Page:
A couple of months ago, the new Scottish football season kicked off. On the first Sunday of the season I sat down to watch BBC Scotland’s ‘Sportscene’, and waited through the programme for the Championship highlights, which had been such an attractive and fresh part of the programme the previous year when Rangers were in the second tier.
I naively imagined that considering the division’s excitement, success as a real competition, and the big teams contained within it, that the BBC would be continuing their coverage. Of course not – the BBC, and live broadcasters BT and Sky Sports, could not wait to get back to the pale diet of football as it was pre-Rangers implosion.
Why be surprised? This is what the football authorities, broadcasters and mainstream media want. The return of the circus of the regular ‘Old Firm’ fixture, and the restoration of the cartel crony capitalism of our two biggest clubs. This is competition as farce, and almost merits investigation under trade descriptions, what with Scotland having the joint most uncompetitive league in Europe these last 20-plus years along with the Ukraine (both leagues only being won by two teams since the inception of the Champions League).
I want to take a long view of Scottish football in this piece, and the near-complete absence of any real competition over the history of the game. At the same time, I want to look at some of the short periods when it has been different and competitive, and see if there is anything we can learn. In short, is there anyway out of a return to the discredited, predictable ancient regime?
To begin with, we need to understand the events of recent years, during which Rangers went into administration, then were liquidated, and had to start anew as a club in Scotland’s lowest league, before taking four years to come back through the lower tiers to take their place in the Premiership.
This can only be understood as an age of disruption: as a challenge to all the assumptions that characterise and fill the game. These include the relationship of mutual loathing and dependency that Celtic and Rangers fans have for each other, the notion that ‘Scottish football needs a successful Rangers’, and of course, the spectre of ‘Armageddon’ raised by Neil Doncaster, then head of the Scottish Premier League, and the Scottish FA chief executive Stewart Regan if Rangers didn’t remain in the top league.
Instead, what happened in Scotland’s age of disruption was that the predictable, stale menu of pseudo-competition was partly blown apart. Partly, in that the senior league title was revealed as the farce it is – even when Celtic and Rangers are in the same division – but that in cup competitions and overall, a new culture of unpredictability emerged giving teams outwith the ‘Old Firm’ a realistic chance of silverware.
Numerous events happened. First, the teams of Scotland’s lower leagues suddenly got TV and media attention, along with crowds when Rangers came to town. And to a small, but significant degree, there was a redistribution of monies compared to the previous order through the lower leagues. In some cases, this influx of cash might be enough to see some of the smaller clubs through a couple more seasons, add to their squad, or improve their ground. This was the overall effect of the Rangers trickle-down.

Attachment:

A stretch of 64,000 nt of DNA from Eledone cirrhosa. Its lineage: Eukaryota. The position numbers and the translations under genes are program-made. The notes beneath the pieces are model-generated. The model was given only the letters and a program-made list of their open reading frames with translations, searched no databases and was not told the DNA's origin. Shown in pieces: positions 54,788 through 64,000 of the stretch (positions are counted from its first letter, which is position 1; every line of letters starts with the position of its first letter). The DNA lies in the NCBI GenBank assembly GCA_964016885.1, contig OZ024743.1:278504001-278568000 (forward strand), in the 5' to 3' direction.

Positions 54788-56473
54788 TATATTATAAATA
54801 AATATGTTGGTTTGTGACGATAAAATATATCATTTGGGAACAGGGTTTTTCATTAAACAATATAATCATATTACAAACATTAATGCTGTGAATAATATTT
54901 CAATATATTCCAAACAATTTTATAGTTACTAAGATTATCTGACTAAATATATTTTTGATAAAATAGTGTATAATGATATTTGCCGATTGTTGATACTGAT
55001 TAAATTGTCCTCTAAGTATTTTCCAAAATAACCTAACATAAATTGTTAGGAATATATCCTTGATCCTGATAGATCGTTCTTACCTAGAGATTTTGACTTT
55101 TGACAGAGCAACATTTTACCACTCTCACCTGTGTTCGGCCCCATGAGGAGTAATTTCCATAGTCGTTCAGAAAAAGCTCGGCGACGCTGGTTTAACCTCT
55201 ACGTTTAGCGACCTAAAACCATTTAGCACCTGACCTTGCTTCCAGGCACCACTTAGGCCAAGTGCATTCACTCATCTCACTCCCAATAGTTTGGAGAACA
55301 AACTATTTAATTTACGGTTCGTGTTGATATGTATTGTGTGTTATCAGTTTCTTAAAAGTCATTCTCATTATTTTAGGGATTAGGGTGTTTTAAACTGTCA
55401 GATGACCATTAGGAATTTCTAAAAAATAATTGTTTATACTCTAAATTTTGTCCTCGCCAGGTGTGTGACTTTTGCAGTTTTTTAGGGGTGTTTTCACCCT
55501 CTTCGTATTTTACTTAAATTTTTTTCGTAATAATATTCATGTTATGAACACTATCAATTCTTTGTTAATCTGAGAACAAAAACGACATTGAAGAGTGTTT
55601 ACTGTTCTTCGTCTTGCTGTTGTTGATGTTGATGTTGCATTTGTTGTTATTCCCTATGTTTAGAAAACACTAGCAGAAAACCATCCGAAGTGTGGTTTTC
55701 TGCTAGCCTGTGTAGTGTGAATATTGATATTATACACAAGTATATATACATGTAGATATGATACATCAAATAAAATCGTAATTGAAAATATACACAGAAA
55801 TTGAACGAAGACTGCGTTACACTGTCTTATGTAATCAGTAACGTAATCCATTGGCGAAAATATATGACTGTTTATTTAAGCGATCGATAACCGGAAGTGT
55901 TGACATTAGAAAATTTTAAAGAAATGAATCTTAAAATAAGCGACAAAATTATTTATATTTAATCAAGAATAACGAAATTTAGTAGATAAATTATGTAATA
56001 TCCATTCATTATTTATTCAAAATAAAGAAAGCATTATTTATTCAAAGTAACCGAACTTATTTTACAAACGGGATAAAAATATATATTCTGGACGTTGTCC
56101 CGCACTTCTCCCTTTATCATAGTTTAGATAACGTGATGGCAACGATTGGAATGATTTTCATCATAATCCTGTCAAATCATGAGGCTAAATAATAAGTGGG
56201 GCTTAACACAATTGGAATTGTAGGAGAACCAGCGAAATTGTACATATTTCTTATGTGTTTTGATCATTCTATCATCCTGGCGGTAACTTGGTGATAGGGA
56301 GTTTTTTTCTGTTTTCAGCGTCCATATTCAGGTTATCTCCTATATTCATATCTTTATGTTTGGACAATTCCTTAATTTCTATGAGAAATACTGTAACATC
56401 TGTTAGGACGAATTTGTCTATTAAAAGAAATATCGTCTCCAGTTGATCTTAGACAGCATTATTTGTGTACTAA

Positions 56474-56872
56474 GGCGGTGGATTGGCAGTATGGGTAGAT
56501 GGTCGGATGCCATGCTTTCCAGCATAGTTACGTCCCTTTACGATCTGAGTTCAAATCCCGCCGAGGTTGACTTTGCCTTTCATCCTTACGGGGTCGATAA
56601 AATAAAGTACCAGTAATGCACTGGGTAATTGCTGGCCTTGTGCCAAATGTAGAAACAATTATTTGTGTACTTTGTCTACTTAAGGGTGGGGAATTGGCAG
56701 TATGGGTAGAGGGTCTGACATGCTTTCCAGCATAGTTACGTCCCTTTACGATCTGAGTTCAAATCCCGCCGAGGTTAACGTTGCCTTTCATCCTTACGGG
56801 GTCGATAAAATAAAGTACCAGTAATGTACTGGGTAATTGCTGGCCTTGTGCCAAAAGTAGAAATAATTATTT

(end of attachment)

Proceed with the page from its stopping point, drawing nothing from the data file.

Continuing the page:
Secondly, but just as importantly, football is – for many fans outside the ‘Old Firm’, the English Premier League elite and Champions League – about hopes and memories, often far in the distance and fast receding. Memories, for many small clubs, are often of bygone days when they were in the top league when it contained 18 teams, or when they won a lower league or cup. These sorts of recollections – of remembering why it is worth all the sacrifice and effort – are intrinsic to the game and the time and love which goes into keeping our small clubs going against all the pressures and odds.
The last four years provided a plethora of fresh memories and stories to Scotland’s wee clubs. These include Alloa putting Ally McCoist’s Rangers out of the Challenge Cup 3-2 after being 2-0 down with 15 minutes to play; Albion Rovers coming to Ibrox and only being bullied out of a 1-0 victory after what amounted to a physical assault on the visitors’ goalkeeper led to a late equaliser; and ‘the Blue Brazil’ of Cowdenbeath getting some honour back by drawing 0-0 with Rangers just days after being humiliated 10-0 by Hearts. These are but a few of many such stories but the above, and others, will live on for decades – told and retold by future generations, about the times when Rangers came to town and the unexpected became the possible, and even on occasion, the expected.
Finally, in the big picture something huge shifted. Celtic won four top-flight titles at a canter, but overall across all 12 senior tournaments, they won only 50% (four league titles, one Scottish Cup, one Scottish League Cup), with the rest shared equally across six clubs. Celtic’s success was, as we will see below, above their historic harvest but, bereft of Rangers, they accounted for the entire ‘Old Firm’ share – a significant reduction compared to trend. This is a pattern not seen since the Aberdeen-Dundee United ‘New firm’ insurrection of the 1980s when, in a much more serious challenge to the old order, both teams not only won the title, but performed wonders in Europe.
In this short period, St. Johnstone, Inverness Caleonian Thistle and Hibernian all won the Scottish Cup, while St Mirren, Aberdeen and Ross County lifted the League Cup. Romance and unpredictability became the new norm, and new moments of joy – and heartache – were created. Some major historical firsts were created, as St Johnstone, Inverness and Ross County all won their first major silverware, the former after decades in senior football, and the latter two as relatively newcomers who entered the senior leagues just over 20 years ago. And, of course, there was the potent story of Hibs finally winning the Scottish Cup again after a 114-year wait.
What is there not to admire in the above picture, apart from the problem with the top league? Armageddon never looked more attractive. But no Henry McLeish review is awaiting publication on how to aid competition in our game, something which is meant to be central to it but, for so long, hasn’t been in ours.
The Long View of the Scottish Game
Four years ago, I compiled an overall analysis of the Scottish game and the dispersal of senior trophies from the first Scottish Cup to the present day. It was motivated by the air of crisis and panic among the football authorities in early 2012, as talk emerged of Rangers going into administration. It even got me the dubious pleasure of going on – as a non-football pundit – my first and only BBC ‘Sportsound’ with Chick Young and Gordon Smith, hosted by Jim Spence.